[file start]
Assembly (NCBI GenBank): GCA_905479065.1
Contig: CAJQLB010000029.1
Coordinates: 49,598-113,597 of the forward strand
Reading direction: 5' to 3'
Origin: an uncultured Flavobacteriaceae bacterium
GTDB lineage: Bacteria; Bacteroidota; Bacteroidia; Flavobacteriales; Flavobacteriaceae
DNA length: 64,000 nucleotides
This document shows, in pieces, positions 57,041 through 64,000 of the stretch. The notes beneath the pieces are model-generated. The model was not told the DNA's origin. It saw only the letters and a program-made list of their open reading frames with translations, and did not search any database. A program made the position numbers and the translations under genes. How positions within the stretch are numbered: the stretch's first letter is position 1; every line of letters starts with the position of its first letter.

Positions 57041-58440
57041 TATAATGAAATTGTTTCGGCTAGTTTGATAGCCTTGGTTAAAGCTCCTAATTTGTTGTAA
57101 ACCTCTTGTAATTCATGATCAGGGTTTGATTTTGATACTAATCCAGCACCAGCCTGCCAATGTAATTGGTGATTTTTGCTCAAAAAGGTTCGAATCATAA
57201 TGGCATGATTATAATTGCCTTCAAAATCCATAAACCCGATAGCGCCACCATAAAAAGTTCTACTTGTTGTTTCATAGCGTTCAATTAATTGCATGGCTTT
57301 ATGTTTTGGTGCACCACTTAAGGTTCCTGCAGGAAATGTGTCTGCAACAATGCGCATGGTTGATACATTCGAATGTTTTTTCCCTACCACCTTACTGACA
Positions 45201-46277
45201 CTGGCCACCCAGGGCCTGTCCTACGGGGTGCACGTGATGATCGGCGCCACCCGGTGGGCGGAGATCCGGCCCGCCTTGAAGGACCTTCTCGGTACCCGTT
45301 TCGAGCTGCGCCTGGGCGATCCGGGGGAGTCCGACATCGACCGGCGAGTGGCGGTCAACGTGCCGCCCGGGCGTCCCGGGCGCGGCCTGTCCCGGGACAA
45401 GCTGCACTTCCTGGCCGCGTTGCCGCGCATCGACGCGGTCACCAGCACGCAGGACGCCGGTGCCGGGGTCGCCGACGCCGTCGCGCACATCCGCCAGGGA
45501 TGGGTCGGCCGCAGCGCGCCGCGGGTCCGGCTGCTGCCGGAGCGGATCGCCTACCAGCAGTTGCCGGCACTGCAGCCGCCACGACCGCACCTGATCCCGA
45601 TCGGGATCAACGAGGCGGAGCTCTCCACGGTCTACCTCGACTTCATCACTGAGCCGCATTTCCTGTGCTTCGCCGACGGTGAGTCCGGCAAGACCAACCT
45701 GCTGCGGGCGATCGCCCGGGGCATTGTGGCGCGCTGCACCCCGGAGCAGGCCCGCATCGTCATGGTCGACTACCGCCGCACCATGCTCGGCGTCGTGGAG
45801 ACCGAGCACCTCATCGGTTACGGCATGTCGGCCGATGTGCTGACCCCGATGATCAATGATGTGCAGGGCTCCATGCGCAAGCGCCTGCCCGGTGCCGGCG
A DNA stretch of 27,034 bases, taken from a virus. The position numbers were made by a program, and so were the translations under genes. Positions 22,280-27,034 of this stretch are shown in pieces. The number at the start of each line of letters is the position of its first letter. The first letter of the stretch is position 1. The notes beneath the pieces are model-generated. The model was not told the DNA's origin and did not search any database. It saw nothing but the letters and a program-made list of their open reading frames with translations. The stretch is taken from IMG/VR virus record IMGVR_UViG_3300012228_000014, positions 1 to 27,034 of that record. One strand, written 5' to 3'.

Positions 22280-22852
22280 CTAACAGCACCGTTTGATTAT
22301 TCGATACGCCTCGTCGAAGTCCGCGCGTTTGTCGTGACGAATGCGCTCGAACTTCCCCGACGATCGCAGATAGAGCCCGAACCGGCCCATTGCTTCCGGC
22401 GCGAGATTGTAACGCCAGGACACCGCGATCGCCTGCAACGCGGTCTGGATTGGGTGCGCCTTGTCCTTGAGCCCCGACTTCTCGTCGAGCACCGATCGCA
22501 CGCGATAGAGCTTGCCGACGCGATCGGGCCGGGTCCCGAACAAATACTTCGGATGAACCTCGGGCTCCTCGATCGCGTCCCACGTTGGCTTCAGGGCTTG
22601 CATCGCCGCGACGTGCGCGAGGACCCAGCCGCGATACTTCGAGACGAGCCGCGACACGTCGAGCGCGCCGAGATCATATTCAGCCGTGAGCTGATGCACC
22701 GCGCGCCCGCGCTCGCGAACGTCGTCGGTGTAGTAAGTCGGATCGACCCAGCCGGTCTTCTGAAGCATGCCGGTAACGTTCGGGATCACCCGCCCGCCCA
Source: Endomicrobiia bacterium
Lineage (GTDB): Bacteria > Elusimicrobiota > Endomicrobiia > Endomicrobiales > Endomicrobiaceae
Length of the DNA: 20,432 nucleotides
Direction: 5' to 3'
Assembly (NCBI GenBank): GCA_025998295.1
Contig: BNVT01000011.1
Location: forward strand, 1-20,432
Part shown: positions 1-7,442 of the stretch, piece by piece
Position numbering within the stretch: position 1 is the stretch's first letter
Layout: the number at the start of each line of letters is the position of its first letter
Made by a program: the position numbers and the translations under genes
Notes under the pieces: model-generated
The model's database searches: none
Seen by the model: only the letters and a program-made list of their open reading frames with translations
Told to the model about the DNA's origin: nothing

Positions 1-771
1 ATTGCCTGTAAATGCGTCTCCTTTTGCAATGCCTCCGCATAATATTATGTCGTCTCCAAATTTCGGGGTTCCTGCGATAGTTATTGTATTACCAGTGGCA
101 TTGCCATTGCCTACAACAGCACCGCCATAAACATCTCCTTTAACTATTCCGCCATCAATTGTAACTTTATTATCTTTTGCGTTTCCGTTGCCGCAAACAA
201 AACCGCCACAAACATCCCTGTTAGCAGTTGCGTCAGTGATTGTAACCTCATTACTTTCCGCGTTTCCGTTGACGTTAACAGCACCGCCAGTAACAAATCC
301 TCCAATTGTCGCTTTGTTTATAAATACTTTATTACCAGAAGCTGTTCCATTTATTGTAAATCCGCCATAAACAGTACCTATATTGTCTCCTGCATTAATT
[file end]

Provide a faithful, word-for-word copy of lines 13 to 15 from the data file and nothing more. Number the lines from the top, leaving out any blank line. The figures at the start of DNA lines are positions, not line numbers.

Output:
57301 ATGTTTTGGTGCACCACTTAAGGTTCCTGCAGGAAATGTGTCTGCAACAATGCGCATGGTTGATACATTCGAATGTTTTTTCCCTACCACCTTACTGACA
Positions 45201-46277
45201 CTGGCCACCCAGGGCCTGTCCTACGGGGTGCACGTGATGATCGGCGCCACCCGGTGGGCGGAGATCCGGCCCGCCTTGAAGGACCTTCTCGGTACCCGTT